This year I started to look for an objective measurement of emergent language skills and came across Communication Sampling and Analysis, an online communication sample analysis program that takes your sample of 25 communication exchanges and analyses it to determine the methods the child currently uses to communicate (including for example, gestures, facial expression, proximity and AAC). The program analyses the functions of communication including protesting, requesting, social exchanges and commenting. When you’re all done, you have percentages of different modes and functions of communication. Initially, this program took a little time to get used to coding the communication exchanges for mode and function but the results are worth the effort.
Once we have a baseline for how a student communicates, the solutions can be simple, we just consider the child’s current communication techniques and establish targets moving them along the continuum (from the Matrix); expanding their repertoire of modes and functions to include symbolic communication as soon as they are ready.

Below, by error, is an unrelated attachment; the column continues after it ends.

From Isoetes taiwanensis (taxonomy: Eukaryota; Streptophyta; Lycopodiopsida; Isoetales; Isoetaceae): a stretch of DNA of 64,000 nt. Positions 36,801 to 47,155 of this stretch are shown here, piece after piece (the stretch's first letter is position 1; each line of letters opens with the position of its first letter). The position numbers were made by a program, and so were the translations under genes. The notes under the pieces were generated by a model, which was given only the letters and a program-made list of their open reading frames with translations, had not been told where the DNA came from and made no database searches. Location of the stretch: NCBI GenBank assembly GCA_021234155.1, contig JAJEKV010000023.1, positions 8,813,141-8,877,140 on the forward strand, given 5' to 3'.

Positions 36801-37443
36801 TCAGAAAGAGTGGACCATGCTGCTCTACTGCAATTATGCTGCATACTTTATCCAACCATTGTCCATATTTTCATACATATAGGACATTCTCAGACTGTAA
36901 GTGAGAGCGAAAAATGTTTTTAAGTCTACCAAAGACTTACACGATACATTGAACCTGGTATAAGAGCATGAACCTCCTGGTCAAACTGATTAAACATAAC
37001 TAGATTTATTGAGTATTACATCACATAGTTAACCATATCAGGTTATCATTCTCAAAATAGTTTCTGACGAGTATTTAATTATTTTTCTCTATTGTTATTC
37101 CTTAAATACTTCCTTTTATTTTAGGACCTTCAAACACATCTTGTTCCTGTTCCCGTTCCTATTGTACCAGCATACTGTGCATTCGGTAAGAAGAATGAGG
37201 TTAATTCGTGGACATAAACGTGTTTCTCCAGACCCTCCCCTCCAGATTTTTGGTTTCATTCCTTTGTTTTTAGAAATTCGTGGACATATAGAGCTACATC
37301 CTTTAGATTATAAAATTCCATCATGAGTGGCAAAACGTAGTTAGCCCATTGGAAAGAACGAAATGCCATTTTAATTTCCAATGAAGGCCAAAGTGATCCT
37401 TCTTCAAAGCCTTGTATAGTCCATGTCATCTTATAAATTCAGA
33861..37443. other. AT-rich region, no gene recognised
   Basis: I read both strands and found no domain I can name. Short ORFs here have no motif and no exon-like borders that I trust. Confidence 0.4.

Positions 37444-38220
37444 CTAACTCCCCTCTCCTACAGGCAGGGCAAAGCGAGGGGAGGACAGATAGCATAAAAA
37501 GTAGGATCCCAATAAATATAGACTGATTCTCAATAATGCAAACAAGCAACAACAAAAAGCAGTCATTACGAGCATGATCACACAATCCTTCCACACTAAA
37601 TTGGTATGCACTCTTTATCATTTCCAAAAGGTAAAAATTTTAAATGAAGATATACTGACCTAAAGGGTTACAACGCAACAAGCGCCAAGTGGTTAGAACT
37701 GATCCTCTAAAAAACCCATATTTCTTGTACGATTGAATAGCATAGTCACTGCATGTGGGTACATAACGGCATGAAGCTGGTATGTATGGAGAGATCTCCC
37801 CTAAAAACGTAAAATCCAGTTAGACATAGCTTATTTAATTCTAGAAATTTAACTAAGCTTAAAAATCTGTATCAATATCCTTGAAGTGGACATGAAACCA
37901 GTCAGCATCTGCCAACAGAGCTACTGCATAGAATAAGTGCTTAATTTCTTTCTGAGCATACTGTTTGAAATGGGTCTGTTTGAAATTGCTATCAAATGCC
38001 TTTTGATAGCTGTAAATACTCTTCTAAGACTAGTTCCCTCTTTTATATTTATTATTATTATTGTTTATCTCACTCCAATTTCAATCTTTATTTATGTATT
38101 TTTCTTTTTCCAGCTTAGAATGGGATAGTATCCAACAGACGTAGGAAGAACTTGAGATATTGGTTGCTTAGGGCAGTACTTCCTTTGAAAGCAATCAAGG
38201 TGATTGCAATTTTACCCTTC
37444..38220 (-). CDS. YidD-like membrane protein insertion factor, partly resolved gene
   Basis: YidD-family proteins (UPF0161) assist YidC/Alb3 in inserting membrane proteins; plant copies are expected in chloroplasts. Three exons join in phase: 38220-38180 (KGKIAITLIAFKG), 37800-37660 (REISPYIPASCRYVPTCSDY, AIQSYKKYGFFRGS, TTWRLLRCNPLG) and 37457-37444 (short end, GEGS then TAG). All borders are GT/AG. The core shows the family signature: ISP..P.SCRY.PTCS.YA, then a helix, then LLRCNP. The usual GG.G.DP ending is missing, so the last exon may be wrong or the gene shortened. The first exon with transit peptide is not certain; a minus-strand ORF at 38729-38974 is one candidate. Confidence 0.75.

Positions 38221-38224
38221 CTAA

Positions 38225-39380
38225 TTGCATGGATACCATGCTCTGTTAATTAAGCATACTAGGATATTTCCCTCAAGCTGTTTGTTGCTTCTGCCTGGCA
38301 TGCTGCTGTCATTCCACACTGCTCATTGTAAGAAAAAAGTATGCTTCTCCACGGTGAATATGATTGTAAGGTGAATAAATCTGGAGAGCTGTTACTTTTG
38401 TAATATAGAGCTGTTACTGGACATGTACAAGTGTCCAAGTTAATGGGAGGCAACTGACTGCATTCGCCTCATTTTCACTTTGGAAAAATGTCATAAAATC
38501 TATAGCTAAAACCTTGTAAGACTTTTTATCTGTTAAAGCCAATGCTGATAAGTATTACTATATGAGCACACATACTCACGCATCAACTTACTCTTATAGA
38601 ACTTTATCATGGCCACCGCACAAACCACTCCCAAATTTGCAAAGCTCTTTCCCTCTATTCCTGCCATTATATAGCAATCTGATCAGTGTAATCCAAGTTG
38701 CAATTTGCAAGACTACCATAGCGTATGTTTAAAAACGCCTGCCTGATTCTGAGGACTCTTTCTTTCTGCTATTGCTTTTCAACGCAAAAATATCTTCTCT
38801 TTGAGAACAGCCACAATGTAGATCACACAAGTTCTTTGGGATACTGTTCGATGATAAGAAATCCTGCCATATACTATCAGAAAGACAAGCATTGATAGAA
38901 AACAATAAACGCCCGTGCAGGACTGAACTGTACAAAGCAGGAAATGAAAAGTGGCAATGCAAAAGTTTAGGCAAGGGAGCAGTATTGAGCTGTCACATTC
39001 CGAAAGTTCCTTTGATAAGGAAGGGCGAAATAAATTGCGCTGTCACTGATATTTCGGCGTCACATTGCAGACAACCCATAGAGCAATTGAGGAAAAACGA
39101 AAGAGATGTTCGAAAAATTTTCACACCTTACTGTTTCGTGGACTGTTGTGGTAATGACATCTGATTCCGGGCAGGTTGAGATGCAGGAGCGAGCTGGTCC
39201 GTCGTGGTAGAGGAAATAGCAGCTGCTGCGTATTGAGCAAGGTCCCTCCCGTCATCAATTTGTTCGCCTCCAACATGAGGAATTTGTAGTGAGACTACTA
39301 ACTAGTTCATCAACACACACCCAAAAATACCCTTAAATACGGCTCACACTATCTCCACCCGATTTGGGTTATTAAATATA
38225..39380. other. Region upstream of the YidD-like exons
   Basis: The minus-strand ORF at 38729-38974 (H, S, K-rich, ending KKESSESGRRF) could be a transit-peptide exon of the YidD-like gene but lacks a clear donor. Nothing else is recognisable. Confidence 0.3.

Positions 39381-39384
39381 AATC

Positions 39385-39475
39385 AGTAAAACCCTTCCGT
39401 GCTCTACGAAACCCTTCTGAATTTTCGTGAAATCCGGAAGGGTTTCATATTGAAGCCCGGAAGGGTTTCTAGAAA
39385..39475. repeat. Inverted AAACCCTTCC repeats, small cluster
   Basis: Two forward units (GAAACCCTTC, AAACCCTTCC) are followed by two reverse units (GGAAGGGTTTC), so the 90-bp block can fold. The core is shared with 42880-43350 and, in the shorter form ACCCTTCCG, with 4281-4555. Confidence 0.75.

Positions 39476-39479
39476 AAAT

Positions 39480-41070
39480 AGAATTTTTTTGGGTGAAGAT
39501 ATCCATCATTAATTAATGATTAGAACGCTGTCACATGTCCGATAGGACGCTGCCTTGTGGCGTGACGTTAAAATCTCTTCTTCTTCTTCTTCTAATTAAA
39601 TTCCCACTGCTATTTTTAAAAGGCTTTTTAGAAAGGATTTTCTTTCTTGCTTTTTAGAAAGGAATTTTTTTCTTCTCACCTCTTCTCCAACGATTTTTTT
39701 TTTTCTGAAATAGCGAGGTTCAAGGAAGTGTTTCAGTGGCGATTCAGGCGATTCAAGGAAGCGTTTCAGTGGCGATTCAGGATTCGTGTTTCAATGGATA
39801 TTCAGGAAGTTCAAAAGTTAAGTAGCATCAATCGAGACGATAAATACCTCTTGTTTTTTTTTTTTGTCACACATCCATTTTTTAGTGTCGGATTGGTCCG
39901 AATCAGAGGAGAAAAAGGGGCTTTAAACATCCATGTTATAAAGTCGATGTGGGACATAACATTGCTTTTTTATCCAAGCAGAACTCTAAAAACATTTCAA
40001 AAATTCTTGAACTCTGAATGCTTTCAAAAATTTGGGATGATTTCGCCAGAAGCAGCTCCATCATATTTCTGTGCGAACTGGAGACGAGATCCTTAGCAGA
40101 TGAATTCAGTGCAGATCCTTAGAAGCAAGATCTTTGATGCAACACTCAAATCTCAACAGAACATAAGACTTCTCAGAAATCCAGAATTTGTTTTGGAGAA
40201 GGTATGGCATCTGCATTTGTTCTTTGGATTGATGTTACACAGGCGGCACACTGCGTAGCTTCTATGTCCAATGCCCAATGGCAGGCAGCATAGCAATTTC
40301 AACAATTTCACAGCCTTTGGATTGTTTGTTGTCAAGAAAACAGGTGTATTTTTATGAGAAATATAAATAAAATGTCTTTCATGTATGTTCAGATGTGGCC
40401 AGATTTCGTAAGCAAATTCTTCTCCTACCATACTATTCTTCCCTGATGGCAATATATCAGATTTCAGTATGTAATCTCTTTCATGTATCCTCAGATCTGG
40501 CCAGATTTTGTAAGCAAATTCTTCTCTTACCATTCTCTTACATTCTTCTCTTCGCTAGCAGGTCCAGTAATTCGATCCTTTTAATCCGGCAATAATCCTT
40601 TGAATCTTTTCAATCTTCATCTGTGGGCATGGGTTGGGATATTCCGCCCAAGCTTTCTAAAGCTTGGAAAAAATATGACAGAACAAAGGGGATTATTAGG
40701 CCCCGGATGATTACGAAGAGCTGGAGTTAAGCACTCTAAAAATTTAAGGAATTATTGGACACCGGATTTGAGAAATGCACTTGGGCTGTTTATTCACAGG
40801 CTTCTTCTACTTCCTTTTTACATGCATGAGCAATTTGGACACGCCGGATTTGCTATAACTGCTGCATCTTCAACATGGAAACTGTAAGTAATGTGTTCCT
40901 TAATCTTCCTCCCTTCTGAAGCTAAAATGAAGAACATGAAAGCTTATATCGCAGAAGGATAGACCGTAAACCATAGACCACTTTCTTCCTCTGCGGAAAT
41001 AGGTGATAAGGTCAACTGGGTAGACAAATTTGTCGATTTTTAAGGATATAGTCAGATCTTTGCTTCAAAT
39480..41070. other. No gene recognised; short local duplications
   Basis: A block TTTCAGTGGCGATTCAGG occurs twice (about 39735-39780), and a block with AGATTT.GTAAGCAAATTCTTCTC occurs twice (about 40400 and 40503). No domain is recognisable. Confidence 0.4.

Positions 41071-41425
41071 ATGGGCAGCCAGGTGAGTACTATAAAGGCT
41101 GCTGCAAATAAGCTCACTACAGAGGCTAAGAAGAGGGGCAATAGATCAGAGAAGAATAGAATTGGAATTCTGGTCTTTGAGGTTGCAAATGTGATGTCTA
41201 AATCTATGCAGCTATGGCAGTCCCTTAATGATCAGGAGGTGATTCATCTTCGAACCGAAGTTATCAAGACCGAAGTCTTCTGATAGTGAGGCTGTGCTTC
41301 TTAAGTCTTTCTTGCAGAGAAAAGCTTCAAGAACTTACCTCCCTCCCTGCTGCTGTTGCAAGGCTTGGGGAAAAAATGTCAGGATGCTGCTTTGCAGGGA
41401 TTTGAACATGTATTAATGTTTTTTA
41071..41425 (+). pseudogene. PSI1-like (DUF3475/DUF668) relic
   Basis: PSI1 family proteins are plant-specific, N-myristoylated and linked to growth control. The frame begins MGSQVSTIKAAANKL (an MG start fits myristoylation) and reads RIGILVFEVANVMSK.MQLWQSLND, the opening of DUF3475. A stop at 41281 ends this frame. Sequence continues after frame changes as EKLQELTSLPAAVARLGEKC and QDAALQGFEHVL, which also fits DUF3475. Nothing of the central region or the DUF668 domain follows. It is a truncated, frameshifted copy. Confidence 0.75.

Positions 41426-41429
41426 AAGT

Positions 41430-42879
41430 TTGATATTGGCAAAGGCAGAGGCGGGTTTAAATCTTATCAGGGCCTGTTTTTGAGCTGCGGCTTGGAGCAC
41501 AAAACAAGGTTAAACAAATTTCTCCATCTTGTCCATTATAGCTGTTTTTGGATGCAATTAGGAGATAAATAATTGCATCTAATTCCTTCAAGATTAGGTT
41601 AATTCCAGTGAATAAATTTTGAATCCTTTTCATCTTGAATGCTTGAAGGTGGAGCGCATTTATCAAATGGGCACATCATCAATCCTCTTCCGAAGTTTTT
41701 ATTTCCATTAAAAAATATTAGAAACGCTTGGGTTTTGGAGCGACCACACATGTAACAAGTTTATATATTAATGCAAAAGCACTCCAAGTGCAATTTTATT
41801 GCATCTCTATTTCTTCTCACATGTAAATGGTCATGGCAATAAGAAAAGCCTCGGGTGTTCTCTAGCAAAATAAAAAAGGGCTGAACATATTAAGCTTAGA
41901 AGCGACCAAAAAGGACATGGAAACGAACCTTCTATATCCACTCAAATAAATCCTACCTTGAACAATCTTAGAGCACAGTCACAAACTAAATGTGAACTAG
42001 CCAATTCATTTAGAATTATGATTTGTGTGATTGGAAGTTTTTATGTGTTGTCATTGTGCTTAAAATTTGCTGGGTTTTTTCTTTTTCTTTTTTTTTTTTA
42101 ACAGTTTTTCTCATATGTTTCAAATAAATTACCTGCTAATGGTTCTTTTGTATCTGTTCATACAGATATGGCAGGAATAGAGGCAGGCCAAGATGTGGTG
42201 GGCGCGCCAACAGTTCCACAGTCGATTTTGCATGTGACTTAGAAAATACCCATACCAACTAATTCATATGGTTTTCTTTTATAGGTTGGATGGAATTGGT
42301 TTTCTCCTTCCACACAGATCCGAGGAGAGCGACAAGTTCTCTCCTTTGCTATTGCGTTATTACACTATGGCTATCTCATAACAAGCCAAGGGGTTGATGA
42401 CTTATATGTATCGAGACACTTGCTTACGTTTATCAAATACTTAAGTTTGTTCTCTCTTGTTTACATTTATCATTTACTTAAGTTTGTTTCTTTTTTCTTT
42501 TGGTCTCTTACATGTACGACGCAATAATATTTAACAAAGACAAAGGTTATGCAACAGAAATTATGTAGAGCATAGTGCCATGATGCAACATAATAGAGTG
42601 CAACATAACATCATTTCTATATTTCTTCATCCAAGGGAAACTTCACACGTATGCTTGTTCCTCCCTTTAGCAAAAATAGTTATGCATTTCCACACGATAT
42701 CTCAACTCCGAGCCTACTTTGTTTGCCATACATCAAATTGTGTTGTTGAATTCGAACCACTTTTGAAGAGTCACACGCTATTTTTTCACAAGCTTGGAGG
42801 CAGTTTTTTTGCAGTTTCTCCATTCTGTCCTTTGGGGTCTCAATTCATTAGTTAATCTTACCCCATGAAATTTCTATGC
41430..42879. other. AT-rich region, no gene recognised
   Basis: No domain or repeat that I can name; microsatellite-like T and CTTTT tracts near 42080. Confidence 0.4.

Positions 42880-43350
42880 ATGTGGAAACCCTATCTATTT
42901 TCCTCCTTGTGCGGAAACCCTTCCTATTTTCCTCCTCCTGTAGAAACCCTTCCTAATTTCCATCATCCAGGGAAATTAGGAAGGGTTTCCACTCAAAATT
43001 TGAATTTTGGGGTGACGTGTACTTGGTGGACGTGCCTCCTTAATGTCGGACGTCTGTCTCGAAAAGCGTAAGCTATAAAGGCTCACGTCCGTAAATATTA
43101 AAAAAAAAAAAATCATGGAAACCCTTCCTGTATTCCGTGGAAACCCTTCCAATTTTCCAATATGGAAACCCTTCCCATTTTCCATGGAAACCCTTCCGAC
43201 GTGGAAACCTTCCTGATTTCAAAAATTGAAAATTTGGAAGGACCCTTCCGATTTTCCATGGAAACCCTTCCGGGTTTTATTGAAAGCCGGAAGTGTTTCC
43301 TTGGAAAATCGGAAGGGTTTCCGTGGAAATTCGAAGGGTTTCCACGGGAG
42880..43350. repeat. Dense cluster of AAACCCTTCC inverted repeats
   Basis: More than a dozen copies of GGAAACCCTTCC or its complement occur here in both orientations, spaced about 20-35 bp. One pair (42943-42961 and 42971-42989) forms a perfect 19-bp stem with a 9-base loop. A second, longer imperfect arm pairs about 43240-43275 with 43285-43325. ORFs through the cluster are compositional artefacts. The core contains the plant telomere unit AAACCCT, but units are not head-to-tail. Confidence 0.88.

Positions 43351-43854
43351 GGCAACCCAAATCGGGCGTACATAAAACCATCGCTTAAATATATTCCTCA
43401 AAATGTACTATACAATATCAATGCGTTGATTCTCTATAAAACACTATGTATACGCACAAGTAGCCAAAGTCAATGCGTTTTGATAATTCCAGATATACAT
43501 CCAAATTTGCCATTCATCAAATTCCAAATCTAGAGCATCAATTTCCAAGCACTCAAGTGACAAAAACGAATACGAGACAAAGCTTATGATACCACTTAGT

AAC solutions for these students are widely variable, as you would assume, given the variability of these children’s strengths and needs. Some solutions we have come up with for students going through this assessment have included partner input via co-active signing, object symbol schedules, tactile object mid-tech device trials, auditory scanning trials on high tech devices, PODD books and high tech dynamic display trials. These are children who, like all of us, are unique, with their own strengths and challenges. Discovering effective strategies to increase their communication can be a bit of a puzzle which is highly dependent on understanding their current communication and sensory skills, and their motivations. When you take time up front to assess these factors, the solutions often present themselves!
What are your favorite tools for evaluating students who are emergent communicators?
This post was written by Carole Zangari